"Which is why we chose a school as a backdrop, had one of our industry’s celebrity Ravi Chandran who is conducting music, Ramesh Aravind as a teacher, Jaggesh sir as someone who goes to a weaver and gets it, had Anant Nag sir as the mentor of the school and showed the flag's journey from the weaver to the pole," he elaborates.
The tiger dance that represents coastal Karnataka, starring actor-director Rishab Shetty, actor Dhananjay playing an auto driver, who guides tourists to show the spirit of atithi devo bhava, former cricketer Venkatesh Prasad, who bowls and has young kid hit a six, and he celebrates it and hands over the flag to them "which was symbolic of passing on the legacy to the coming generation".
The environmental awareness through the state’s green ambassador Padma awardee Saalumarada Thimakka, tribal children being "tutored and empowered" by transgender folk artist Padmashri Jogati Manjamma, every frame of the video has had its semiotics on point, to the point of the book that legendary writer S L Bhyrappa, who is featured, would be seen reading.
"That was a point of discussion whether it would be the Constitution or the Bhagwad Gita. But my team was confident that it had to be the Gita because every issue and confusion of life can be resolved through its reading," says Ananddram.
"And it is the ‘rootedness’ and the conviction and patriotism that each of the film fraternity members are very vocal and unapologetic about that has made the film what it is," he adds.
"Wherever you are from, it is the thought and ideas behind the content that matters. It is content backed by conviction of the actors in what they were portraying that made this video beautiful. If the actors didn't believe in what was being shown, I could never have brought this out this effectively,” says Ananddram.
"Everyone was convinced about the intention, importance and the essence of the song, and today, audiences are convinced too which is what has made it successful," he adds.
On the music front , singer Vijay Prakash took the initiative to produce it with the support of his music director Praveen D Rao and a group of young chorus singers.
The team shared that all the 22-year-olds who hummed the chorus for the song, and never "knew the meaning of the song" were first given a detailed explanation of what each of the lines meant.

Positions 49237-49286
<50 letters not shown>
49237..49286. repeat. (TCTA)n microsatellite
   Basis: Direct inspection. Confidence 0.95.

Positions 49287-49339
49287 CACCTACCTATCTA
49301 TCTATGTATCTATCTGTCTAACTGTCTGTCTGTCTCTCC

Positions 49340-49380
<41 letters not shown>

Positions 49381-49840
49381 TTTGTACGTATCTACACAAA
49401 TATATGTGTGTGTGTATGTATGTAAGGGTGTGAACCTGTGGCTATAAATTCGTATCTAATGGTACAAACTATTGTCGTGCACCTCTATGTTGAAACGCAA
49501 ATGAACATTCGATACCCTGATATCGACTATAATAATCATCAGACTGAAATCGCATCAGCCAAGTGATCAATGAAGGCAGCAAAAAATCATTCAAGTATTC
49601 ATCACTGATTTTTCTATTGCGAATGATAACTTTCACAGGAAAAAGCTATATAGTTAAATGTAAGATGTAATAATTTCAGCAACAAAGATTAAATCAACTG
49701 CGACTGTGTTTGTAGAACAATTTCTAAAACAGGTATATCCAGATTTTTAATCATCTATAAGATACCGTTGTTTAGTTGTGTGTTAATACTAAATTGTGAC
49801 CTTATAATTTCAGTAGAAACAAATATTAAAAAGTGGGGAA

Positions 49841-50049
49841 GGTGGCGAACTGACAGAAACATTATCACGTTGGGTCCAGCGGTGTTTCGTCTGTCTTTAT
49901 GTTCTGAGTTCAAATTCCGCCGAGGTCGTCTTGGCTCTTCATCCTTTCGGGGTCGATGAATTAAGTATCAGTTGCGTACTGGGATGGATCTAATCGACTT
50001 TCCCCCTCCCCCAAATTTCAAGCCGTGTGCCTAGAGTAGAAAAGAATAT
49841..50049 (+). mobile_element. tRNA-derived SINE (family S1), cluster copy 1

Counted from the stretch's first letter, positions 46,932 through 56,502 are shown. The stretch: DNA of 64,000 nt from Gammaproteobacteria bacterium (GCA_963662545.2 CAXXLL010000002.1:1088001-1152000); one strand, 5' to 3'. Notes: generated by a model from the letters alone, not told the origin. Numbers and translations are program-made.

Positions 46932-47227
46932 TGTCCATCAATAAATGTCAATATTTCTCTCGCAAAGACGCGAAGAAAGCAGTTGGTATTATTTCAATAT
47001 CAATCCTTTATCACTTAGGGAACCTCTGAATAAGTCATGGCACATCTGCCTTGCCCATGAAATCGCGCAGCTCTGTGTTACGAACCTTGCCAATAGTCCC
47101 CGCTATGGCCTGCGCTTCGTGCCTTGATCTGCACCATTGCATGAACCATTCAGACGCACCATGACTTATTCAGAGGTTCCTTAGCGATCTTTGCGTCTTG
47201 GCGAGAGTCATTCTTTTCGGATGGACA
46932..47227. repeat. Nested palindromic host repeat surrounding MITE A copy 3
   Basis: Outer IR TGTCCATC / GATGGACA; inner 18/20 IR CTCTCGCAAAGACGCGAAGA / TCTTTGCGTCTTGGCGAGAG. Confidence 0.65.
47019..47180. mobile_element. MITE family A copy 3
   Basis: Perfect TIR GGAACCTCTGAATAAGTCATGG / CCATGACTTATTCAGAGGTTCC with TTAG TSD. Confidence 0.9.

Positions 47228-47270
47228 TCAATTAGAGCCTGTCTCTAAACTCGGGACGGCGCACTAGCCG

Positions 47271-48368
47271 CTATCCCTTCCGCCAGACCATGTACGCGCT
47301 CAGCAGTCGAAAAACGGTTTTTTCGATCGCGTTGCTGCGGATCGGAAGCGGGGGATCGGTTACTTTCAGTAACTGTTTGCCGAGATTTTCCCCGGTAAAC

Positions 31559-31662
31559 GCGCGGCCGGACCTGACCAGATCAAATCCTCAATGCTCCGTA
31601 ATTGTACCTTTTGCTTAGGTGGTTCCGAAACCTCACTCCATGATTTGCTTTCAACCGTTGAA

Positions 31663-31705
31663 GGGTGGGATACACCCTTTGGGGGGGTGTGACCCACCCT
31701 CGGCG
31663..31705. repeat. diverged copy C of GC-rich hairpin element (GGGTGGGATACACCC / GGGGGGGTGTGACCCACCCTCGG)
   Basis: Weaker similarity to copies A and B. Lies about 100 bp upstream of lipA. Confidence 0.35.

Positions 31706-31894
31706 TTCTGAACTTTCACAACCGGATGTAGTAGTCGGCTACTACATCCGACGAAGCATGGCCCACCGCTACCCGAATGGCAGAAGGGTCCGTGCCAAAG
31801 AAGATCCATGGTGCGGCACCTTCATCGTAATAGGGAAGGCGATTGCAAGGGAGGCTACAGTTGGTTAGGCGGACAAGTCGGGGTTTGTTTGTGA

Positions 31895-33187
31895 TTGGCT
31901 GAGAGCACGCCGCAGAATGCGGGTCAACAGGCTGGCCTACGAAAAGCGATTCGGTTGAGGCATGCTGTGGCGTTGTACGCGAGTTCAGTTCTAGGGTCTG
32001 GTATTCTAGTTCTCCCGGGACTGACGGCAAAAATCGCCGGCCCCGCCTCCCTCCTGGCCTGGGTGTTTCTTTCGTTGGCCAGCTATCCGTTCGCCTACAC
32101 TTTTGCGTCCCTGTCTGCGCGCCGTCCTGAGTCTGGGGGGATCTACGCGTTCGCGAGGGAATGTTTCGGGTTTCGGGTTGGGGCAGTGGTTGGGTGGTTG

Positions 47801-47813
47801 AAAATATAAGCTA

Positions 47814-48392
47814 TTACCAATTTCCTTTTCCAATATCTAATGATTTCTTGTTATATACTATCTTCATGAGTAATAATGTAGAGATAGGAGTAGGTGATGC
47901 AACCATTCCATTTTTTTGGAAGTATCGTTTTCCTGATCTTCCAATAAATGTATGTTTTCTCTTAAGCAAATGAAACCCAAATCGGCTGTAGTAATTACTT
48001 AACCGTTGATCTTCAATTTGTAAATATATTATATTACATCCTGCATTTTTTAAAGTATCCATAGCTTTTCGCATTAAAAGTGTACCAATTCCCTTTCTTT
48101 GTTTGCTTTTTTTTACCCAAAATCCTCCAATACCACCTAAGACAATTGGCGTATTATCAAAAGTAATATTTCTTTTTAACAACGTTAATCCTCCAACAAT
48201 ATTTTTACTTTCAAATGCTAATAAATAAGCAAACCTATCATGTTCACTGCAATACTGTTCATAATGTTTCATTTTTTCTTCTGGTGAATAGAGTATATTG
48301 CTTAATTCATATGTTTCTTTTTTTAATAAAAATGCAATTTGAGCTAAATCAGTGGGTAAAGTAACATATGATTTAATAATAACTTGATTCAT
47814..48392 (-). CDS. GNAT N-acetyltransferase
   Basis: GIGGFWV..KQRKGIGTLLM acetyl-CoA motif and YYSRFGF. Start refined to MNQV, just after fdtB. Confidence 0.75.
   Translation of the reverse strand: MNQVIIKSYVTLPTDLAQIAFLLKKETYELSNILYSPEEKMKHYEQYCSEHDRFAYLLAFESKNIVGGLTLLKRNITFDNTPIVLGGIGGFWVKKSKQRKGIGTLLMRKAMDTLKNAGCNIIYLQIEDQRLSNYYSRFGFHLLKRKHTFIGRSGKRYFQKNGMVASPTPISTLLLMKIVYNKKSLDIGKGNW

"They were touched when they understood the depth of each line of the song, which is what took even the rendition of the chorus vocals to a whole different level," says a member of the team behind its creation.
“Although there are countless versions of the chorus and first stanza, the full version is very rare. The experience of creating it has been truly beautiful, and it is a blessing for me that I got an opportunity to record it on such a wonderful occasion of the country’s celebration of 75 years of independence,” says singer Vijay Prakash, whose vocals have echoed through millions of hearts and earned the applause and appreciation of everyone from citizens to the Prime Minister of India.
“I feel so happy to say that our piece of work has reached 1.3 billion people thanks to our Honourable Prime Minister, who has shared it with the nation. Also the whole aura and energy of the full version makes the experience complete, and I wish and hope that we all continue to render the full version from here on and in the future,” says Vijay Prakash.
Talking about the whole project, Vijay Prakash says, it is quite different from creating a commercial project because "when you are creating something for your fellow citizens and for your nation there is a different joy, enthusiasm, responsibility, discipline, everything comes into action and that's how it has come out so beautifully,” he explains.
"Because independence is not just about freedom but about responsibility, and it is important we understand that this is not a gift but has come at the cost of so much sacrifice. So, it is up to us that we contribute in whatever we can and this song has given me that opportunity on this very special occasion of the celebration of 75 years of our Independence," says the singer.